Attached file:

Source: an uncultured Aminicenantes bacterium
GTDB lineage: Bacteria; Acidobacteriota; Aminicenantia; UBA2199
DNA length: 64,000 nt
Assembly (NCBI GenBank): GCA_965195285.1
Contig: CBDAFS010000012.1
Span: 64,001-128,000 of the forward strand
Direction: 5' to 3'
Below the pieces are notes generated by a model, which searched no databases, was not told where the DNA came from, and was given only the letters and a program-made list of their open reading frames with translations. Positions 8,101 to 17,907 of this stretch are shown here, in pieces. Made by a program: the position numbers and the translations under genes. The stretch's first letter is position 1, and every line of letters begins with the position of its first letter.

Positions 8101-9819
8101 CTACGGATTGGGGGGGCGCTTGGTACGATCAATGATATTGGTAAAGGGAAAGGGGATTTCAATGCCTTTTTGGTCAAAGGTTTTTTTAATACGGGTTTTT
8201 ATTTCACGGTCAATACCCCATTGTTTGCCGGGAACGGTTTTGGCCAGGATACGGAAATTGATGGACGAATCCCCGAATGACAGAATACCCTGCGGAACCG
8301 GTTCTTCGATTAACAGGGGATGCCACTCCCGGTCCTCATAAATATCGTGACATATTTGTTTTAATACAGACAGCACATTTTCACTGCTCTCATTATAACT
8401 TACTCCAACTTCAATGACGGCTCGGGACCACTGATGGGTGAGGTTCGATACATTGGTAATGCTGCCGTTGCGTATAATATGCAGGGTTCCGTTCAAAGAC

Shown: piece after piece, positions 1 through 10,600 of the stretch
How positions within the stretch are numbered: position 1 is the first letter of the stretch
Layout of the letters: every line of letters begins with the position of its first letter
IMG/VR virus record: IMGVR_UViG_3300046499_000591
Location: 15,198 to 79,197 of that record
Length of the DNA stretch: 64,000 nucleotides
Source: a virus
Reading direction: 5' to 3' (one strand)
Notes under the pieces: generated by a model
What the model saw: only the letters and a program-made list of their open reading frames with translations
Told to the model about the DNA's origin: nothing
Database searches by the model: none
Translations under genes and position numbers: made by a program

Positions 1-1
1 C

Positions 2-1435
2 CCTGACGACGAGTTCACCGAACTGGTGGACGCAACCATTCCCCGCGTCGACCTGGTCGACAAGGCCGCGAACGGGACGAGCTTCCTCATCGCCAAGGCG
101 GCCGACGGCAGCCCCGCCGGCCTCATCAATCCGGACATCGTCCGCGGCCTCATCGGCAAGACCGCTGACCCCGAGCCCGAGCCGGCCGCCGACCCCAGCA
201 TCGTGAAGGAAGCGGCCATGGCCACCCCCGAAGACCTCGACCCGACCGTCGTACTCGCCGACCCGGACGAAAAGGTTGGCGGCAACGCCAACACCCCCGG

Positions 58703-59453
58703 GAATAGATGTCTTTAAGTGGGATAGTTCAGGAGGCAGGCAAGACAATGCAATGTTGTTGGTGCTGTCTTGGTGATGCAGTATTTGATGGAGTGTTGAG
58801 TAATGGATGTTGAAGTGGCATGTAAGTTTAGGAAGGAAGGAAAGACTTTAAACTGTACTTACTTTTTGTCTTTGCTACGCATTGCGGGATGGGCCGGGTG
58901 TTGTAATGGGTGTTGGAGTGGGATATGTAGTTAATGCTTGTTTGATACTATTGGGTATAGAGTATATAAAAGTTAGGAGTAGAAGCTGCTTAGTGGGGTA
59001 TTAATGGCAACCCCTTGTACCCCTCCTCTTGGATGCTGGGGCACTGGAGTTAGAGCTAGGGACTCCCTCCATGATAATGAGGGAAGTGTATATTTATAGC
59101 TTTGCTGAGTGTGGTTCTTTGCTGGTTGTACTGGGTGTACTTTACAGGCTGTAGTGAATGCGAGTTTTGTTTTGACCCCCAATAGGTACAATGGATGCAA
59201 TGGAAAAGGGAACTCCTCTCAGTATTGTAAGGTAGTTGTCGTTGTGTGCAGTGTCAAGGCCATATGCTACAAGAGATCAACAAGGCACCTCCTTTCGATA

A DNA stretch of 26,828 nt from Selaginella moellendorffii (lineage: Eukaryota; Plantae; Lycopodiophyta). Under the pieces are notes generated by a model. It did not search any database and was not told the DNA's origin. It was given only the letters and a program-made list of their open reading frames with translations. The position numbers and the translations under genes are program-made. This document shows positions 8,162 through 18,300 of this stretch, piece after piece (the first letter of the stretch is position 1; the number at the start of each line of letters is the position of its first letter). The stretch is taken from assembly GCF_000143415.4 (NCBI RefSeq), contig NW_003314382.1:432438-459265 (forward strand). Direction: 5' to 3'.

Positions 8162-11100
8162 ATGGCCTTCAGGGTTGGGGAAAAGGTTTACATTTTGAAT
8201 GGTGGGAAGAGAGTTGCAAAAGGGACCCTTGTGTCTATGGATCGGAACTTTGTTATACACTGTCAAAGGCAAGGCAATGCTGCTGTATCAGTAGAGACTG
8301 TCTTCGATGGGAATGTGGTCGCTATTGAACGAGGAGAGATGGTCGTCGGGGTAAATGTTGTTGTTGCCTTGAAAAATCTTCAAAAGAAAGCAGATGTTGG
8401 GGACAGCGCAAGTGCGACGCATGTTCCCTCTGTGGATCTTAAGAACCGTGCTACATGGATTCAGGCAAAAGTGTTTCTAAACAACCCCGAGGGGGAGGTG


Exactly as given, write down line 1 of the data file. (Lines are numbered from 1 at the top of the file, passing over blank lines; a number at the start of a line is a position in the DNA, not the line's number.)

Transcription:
Source: an uncultured Aminicenantes bacterium